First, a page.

Being conscious of the sound your food makes in your mouth could help you eat less, a new study finds.
The researchers found that when people could not hear their own eating noises, they ate more.
A different study in the series found that even thinking about the sounds made while eating was enough to reduce consumption.
Dr Ryan Elder, one of the study’s authors, said:
“When you mask the sound of consumption, like when you watch TV while eating, you take away one of those senses and it may cause you to eat more than you would normally.
The effects many not seem huge–one less pretzel–but over the course of a week, month, or year, it could really add up.”
The study may help explain why mindfulness can help people eat less.
Mindfulness helps concentrate the mind on the sensory experience of eating.
Dr Gina Mohr, the study’s co-author, said:
“For the most part, consumers and researchers have overlooked food sound as an important sensory cue in the eating experience.
Dr Elder agrees:
“Sound is typically labeled as the forgotten food sense.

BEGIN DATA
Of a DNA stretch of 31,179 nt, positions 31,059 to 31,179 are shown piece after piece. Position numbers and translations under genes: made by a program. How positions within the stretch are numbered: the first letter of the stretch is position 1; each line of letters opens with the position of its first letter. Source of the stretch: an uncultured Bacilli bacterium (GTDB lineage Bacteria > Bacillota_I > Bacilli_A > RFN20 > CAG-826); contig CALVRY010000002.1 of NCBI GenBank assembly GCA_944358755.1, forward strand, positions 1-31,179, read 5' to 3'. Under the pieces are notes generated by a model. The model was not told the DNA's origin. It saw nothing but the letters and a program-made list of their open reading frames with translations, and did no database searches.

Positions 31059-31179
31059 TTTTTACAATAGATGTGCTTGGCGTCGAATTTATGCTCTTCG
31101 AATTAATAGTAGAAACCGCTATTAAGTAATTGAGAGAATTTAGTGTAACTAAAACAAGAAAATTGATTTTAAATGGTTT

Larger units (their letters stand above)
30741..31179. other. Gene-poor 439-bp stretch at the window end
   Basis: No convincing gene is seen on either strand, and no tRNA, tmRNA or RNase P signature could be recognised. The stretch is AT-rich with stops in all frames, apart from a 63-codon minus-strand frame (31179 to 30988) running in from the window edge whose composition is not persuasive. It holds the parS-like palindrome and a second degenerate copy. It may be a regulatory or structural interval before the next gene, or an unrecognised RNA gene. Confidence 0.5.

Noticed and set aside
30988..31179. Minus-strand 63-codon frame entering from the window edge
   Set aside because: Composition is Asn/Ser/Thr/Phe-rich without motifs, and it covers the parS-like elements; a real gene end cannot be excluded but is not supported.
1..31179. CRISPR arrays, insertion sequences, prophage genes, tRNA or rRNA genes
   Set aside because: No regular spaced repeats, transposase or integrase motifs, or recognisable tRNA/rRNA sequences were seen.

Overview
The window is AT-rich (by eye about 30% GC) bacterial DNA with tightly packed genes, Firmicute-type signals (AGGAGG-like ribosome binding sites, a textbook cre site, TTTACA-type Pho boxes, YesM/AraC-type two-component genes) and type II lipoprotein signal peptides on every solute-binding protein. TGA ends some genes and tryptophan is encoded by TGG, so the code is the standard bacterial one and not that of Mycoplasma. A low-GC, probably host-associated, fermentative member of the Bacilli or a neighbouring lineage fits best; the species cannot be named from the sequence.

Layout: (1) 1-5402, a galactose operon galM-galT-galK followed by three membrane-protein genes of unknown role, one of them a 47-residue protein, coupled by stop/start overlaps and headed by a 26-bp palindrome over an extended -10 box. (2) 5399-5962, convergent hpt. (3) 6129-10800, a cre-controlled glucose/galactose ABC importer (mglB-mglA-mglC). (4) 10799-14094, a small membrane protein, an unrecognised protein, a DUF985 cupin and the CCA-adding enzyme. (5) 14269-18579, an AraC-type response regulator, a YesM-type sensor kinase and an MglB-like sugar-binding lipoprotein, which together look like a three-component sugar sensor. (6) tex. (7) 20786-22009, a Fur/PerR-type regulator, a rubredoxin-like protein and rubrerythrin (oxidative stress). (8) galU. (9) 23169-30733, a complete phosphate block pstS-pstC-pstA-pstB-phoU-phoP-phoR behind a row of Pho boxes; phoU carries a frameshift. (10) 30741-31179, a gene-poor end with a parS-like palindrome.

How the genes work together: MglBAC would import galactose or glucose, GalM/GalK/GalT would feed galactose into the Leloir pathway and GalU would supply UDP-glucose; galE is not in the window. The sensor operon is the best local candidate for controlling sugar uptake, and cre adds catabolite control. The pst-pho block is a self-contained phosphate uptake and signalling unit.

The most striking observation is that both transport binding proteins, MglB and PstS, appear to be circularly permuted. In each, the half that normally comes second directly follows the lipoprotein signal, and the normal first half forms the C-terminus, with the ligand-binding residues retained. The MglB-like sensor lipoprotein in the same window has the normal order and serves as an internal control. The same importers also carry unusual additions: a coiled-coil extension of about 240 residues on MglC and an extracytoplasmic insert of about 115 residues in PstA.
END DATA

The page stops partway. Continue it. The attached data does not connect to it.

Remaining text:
But if people are more focused on the sound the food makes, it could reduce consumption.”
The study was published in the journal Food Quality and Preference. (Elder & Mohr, 2016).
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Chewing image from Shutterstock
→ This post is part of a series on weight loss:
- How Healthy Foods Can Hurt Your Weight Loss Goal
- Dieting Advice: Only Eat When Hungry — Sounds Obvious But It’s Hard
- Why Eating With a Fork Versus A Spoon Can Aid Weight Loss
- This Very Easy Change To Tableware Can Help You Eat 30% Less
- People Eat Fewer Calories After A Straightforward Change To Home Environment
- How The Sounds You Make While Eating Could Help You Lose Weight
- Weight Loss: Why You Should Put A Mirror Up In The Kitchen